5. laughing in 2021: New made-with-original-equipment “IBM -Model F” keyboards are $450, The vintage, broken versions of those and “Model M”s are going $350+ New “mechanical keyboards,” even DIY kits, are $1000 and up. There’s a NeXT keyboard on eBay going for $175+$51.50 shipping now. Wow, did you miss the boat back then! There was a point where people were getting suckered into buying Model M Terminal keyboards instead of ones that could actually work on PCs, but now there’s a “Soarer’s” converter for the terminal keyboards to work to. The future will be about recycling everything worthwhile. Soylent Green is People!!! lol

    1. But was that a Next ADB or non-ADB keyboard?The ADB ones are Apple ADB compatible, so any Apple ADB device “should” work, as would an off the shelf ADB -> USB converter. The non-ADB ones are probably a whole different world of pain though.

  1. IIRC one of the NeXT black and gold manuals had details on the pinouts for the cableing and some other details of the protocols. The SysAdmin manual maybe.
    Of course, its been a while and I’ve slept since then, so I might be mistaken.

    There were a few other hacks back in the day of getting non-NeXT keyboards running on slabs, and NeXT keyboards running on PC’s through the PS2 connector, probably detailed on usenet archives.

    NeXTSTEP for Intel Processors was a little more skimpy on the documentation than what came with the slabs or cubes. If I find my old manuals in a box somewhere, I’ll post more info.

    1. One of the fun things I did once was hook up a old DECWriter LA36 to the serial port. I had intended to do anything as root on the Teletype to keep a record for the others at work. Plus I thought it would be cool and useful to pipe the console to the tty. We had several LA36’s sitting around wasting space. I never was able to get the termcap right for the LA36 and the text would gradually walk to the right. The same DECWriter worked just fine on our old DataGeneral, so something was flaky on the NeXT side of things.
      Nethack on a teletype is a huge waste of paper ;-)

  2. This is a great keyboard. Nice compact layout, high quality Alps key switches, no Caps Lock key.

    The NeXT keyboard employed a couple of tricks to accommodate its compact layout that are worth considering if you plan to implementing something yourself.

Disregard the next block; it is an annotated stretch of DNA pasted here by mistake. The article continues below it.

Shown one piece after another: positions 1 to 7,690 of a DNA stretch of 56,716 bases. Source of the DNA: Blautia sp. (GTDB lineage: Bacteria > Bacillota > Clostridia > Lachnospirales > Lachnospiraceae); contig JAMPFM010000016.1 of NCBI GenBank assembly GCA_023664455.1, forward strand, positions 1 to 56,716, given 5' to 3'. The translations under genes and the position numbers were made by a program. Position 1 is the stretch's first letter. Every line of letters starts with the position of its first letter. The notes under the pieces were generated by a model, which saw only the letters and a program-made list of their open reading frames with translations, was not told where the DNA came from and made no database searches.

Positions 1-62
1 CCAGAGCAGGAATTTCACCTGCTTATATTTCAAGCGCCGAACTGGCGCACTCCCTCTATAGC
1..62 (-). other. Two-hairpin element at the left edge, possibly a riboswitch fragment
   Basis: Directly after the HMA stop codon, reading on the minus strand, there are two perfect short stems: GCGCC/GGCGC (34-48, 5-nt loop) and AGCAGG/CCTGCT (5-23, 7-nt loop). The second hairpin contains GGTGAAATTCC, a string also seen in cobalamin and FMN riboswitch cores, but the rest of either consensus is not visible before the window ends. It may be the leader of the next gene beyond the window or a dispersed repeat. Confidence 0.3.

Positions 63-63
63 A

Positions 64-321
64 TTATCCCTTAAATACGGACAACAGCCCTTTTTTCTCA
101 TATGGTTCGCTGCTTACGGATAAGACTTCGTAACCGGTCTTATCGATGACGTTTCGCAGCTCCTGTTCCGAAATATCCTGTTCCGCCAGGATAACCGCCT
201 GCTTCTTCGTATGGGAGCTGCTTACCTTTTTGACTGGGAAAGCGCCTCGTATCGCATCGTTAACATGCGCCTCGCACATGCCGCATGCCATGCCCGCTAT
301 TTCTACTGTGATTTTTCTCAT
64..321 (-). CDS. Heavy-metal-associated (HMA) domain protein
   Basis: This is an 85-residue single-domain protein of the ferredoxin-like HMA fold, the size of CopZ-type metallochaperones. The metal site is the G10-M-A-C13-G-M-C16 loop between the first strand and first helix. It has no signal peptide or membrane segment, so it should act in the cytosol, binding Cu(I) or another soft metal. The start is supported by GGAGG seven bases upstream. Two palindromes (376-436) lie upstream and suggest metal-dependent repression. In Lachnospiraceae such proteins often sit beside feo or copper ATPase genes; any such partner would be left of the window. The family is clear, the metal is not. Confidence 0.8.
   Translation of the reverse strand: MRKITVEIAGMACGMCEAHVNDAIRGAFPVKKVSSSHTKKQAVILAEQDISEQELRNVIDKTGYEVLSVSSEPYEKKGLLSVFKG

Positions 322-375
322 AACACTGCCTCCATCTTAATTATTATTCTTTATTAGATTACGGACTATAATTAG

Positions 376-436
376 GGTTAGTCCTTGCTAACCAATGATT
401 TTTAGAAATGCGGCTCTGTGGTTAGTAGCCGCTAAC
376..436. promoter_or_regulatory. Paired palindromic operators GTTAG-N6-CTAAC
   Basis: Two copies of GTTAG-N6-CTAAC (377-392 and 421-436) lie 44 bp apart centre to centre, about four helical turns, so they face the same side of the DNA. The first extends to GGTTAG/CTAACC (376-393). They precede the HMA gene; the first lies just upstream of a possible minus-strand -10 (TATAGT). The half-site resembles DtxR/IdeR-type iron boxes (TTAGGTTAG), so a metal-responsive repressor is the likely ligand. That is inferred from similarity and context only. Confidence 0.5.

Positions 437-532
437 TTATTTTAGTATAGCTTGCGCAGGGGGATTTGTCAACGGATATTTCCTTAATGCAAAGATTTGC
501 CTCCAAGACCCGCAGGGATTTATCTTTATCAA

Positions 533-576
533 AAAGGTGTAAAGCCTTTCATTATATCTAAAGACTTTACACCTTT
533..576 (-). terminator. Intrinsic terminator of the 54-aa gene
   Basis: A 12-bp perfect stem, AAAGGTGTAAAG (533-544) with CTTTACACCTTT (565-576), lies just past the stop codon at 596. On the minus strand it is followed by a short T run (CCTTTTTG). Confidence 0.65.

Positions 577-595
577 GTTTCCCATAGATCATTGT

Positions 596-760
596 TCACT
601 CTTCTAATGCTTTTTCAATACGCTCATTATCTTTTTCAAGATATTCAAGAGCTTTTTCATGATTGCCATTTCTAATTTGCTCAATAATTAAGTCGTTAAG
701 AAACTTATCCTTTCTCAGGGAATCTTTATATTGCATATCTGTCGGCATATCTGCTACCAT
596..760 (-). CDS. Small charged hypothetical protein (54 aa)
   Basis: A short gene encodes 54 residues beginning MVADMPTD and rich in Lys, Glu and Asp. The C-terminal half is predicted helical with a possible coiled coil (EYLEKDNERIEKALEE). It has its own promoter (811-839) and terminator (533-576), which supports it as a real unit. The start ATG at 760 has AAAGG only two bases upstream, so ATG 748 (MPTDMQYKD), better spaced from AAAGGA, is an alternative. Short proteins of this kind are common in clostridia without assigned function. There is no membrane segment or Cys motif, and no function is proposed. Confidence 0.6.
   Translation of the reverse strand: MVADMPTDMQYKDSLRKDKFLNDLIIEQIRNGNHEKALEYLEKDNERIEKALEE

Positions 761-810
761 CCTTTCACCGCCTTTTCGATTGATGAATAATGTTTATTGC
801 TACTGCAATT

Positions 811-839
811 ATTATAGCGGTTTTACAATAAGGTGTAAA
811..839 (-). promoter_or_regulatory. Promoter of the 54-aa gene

There is no Caps Lock key. Instead, Caps is enabled with the Command+Shift key combo, which turns on the green LEDs on either shift key.

    The Escape key is next to the “1” key, where the back-tick/tilde key would be. This would be a problem for Unix users, however, pressing the Shift+Escape produces a tilde character just as with a more traditional keyboard layout. It’s a nice touch for Unix users.

  3. This is a fine hack but…
    This seems like trying to repair a CFL light bulb just for the challenge: Interesting and possibly fun, but ultimately it’s much more efficient to just replace it with a new one for $3.

  4. Awesome. I might actually use that, though then I would need a reverse USB Keyboard to NeXT adapter so I could still use my NeXT machine. Also, something for the NeXT mouse would be good.

  5. Hi.
    I reproduced step by step these guide, but ubuntu 14.04 and Mac os Yosemite do nor recognize the keyboard. I wonder if it is encessary to do something else. Thanks.


  6. Brilliant work here, mad cred to everyone involved.

    I know this is a dated thread at this point but I was wondering if anyone knows if this will work with the even crazier NeXT keyboard with the command button BELOW the space bar. Check out this link for a visual:

    Griffin still sells an ADB to USB adapter but given the two-way communication factor mentioned earlier I’m not sure if that will work. Anyway, I love unique items and projects like this so if anyone has any insight into the matter it would be much appreciated.